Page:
By Jesse Marx
By Chris Parker
By Jake Rossen
By Jesse Marx
By Michelle LeBow
By Alleen Brown
By Maggie LaMaack
By CP Staff
"We do get people who made a mistake, but a good majority of the students who take our class say that they just procrastinated and didn't intend to pay until they saw the mail from the DA's office."
Yet once again, internal records dispel any notion of rampant criminality. In 2011, Correction Solutions sent out 33,202 letters on behalf of L.A. County. Fewer than 1 percent of those cases were actually recommended for prosecution.
"They've prosecuted more glue sniffers than bad-check writers in a lot of these counties," Arons says. "This is not an overwhelming problem. The feds keep stats on this, and only one in every 200 checks doesn't clear. And of those, about half clear on redeposit, so we're talking about .5 percent of all checks written."
It's hard to fault prosecutors for ridding themselves of a nuisance. Fraud charges require investigations, and most prosecutors have nowhere near the manpower to handle them, admits Scott Burns, executive director of the National District Attorneys Association.
"The real issue is that prosecutors' offices are, almost across the board, underfunded, while suffering hiring freezes and, in some offices, up to 30 percent cuts in personnel," he says. "The only logical thing is to prioritize those cases and those issues that are the most important."
But by ridding themselves of a headache, they're creating a new one for consumers, who are presumed guilty without investigation or chance of appeal.
That's the basic sentiment of Ed Griffith, spokesman for the Miami-Dade Office of the State Attorney. He believes that if a check writer ignores contact by a merchant, that's proof enough of a crime. "Your failure to make good on that check is an issue of intent. The opportunity to make good and not take advantage of that opportunity speaks to your attitude."
Griffith argues that even innocent mistakes merit sentencing to financial-accountability class. "Even if someone says that their child overdrew their account, we believe putting them in a diversion program is the right move."
Yet some believe the classes are just a ruse to generate fees. "Their financial-responsibility class is nothing more than learning how to balance a checkbook," says Adam Levin, New Jersey's former consumer-affairs commissioner. "It's garbage. If people aren't passing a bad check with intent, they shouldn't be going to a class. And if they are, they shouldn't be going to a class; they should be going to jail. Don't tax overburdened consumers with a course that is effectively worthless."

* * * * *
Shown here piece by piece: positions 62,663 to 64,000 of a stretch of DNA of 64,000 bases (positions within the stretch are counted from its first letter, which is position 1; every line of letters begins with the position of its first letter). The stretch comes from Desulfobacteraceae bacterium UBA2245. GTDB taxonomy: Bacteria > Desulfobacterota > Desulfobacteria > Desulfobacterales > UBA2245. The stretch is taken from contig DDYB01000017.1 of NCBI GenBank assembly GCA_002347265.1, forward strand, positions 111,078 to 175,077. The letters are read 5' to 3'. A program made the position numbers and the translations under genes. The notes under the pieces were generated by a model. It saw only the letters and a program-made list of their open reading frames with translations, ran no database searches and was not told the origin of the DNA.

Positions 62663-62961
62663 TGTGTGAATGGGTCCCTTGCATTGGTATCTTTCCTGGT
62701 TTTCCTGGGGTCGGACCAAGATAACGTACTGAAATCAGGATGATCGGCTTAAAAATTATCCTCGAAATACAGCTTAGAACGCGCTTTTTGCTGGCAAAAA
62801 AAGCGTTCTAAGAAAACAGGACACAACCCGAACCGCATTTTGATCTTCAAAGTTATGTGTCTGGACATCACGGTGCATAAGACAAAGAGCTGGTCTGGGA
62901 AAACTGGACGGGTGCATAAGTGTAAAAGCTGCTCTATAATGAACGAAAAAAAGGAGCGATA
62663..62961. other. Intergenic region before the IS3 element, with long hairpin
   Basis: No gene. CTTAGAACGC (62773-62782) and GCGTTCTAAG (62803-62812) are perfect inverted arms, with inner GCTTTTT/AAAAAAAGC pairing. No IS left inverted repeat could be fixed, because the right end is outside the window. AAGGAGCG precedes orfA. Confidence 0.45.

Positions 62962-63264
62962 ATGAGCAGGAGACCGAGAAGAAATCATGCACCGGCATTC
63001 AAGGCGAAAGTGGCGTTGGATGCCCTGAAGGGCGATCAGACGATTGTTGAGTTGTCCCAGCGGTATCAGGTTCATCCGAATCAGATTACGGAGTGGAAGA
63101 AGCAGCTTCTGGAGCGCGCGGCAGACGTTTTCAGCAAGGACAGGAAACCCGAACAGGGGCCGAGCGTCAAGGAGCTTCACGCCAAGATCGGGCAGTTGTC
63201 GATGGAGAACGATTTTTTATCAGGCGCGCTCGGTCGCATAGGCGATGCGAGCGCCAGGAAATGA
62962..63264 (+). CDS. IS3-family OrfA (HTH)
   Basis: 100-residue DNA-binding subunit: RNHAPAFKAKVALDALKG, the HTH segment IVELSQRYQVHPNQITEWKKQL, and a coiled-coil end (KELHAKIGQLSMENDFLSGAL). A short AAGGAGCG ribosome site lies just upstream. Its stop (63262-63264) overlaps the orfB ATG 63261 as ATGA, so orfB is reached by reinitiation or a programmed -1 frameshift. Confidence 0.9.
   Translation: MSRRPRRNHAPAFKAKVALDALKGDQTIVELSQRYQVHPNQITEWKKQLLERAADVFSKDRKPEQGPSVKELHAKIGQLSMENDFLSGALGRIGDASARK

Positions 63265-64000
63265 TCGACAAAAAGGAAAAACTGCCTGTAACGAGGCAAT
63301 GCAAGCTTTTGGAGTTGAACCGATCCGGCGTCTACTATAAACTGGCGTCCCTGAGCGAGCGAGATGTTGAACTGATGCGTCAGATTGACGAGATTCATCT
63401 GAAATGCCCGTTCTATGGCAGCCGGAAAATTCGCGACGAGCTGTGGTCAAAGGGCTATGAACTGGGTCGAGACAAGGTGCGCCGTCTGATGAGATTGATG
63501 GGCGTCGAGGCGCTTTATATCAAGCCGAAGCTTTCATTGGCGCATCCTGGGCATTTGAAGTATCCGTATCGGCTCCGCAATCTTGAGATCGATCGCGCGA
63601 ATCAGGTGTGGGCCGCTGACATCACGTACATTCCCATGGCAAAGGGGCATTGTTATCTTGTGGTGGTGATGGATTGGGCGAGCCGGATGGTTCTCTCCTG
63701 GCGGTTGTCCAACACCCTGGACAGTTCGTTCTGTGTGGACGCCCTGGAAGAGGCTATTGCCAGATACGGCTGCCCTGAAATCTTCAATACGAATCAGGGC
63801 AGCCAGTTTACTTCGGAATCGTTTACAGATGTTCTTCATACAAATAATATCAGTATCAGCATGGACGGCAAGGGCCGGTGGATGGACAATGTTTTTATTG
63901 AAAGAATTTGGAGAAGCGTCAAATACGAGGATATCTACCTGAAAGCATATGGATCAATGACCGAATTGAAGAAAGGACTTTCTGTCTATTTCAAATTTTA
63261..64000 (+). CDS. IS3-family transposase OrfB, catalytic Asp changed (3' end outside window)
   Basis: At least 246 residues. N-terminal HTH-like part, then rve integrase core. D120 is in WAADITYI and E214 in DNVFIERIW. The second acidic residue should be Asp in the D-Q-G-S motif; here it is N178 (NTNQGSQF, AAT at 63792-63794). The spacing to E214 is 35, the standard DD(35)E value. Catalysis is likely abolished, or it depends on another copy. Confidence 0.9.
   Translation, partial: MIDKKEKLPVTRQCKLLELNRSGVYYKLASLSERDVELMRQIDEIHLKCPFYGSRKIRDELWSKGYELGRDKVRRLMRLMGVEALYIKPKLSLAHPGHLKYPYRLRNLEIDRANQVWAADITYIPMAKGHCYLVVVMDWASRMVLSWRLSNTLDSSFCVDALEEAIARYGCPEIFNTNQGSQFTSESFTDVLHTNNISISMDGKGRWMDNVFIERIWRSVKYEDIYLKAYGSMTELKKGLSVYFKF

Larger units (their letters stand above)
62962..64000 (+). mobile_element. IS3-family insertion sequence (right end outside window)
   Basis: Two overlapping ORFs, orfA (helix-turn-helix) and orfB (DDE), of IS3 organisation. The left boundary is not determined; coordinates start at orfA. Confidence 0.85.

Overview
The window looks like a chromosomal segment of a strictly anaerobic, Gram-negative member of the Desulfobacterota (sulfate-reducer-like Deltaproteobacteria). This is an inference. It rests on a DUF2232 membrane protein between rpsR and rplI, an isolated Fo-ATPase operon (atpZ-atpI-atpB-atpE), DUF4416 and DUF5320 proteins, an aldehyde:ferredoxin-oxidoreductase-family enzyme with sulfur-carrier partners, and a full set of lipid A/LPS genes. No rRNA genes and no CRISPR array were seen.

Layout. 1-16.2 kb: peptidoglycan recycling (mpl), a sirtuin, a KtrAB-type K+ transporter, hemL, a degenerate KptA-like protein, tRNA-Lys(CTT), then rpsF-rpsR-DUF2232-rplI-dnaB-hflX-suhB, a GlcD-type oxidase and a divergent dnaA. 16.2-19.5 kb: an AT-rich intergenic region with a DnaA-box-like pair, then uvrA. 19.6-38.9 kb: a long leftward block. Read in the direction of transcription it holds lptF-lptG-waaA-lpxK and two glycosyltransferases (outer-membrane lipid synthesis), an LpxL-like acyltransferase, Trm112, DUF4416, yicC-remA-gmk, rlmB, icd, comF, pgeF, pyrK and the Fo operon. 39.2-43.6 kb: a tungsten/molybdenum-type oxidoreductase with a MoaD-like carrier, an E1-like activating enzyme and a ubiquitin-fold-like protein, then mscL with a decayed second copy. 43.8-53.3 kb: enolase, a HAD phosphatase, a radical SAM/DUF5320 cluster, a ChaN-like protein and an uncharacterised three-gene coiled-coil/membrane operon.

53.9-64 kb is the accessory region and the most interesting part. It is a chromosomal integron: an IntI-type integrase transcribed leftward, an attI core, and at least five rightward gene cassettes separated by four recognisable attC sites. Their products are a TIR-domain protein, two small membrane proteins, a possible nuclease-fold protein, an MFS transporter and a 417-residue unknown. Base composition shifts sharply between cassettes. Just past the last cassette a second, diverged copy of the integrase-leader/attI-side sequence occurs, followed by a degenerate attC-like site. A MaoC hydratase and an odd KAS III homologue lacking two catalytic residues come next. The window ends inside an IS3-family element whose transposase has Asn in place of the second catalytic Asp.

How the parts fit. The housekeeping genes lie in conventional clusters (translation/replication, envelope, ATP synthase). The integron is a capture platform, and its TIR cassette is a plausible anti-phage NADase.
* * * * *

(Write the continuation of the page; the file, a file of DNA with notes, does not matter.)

Dansky agrees. "There are far better ways of dealing with the problem. If the cases are truly baseless, then the prosecutors shouldn't be involved, period. Merchants can use debt collectors directly without getting prosecutors involved."
Joseph Ridout has a hard time believing that so many scam artists have chosen careers in bad checks.
"We believe that very few of the recipients of these letters intended to defraud the merchant," says Ridout, who works for Consumer Action, a San Francisco nonprofit. "It's just people who overdrew their checking accounts with a check. The curious thing is that it's a moment in time when banks have destigmatized overdrawing your account with a debit card. What's the difference?"
In fact, it was banker scheming that landed Carole Hirth in trouble last year. More than a dozen major banks have paid multi-million-dollar fines for reordering purchases and delaying deposits solely to generate overdraft fees. In Hirth's case, PNC was holding her direct deposits until it withdrew her outgoing charges — effectively overdrafting her account so it could charge extra fees.
She knew none of this at the time she wrote a $393.86 check to Dominick's, a Chicago grocery story. The 59-year-old was in the hospital being treated for Crohn's disease when the check bounced. For some reason, the store never tried to redeposit it, which most merchants do. If it had, says Hirth, the check would have cleared. Instead, the Safeway-owned chain sent her a letter.
"I had been back from the hospital for just four days when I checked the mail and thought, 'Oh, my God,'" she says.
Hirth went straight to Dominick's, wrote a new check and paid a $35 bounce fee. She considered the problem fixed.
But four months later, she received a letter from the Cook County state's attorney. It said that she'd been accused of deceptive practices and that she faced up to a year in jail and a $2,500 fine. The only way to avoid this fate was to pay $649.86, which included penalties and a diversion course.
"I already paid them," Hirth says. "I contacted [the grocery store's] ethics department and said this was just wrong. I spend enough money there. I told them they should work with me. I told them to look up my Safeway card. I've been shopping with them for the past thirty years!"
Safeway said there was nothing it could do. She'd have to contact the state attorney's office.
Hirth called the 1-800 number on the letter but got nowhere.
"They accused me of committing a fraudulent act. They said that if I don't pay everything and take their class, I could be arrested and end up in jail. He was very, very mean. I told him that I didn't understand how that could happen. I said I'd already handled it, it should be cleared up, but he just went on and on and on."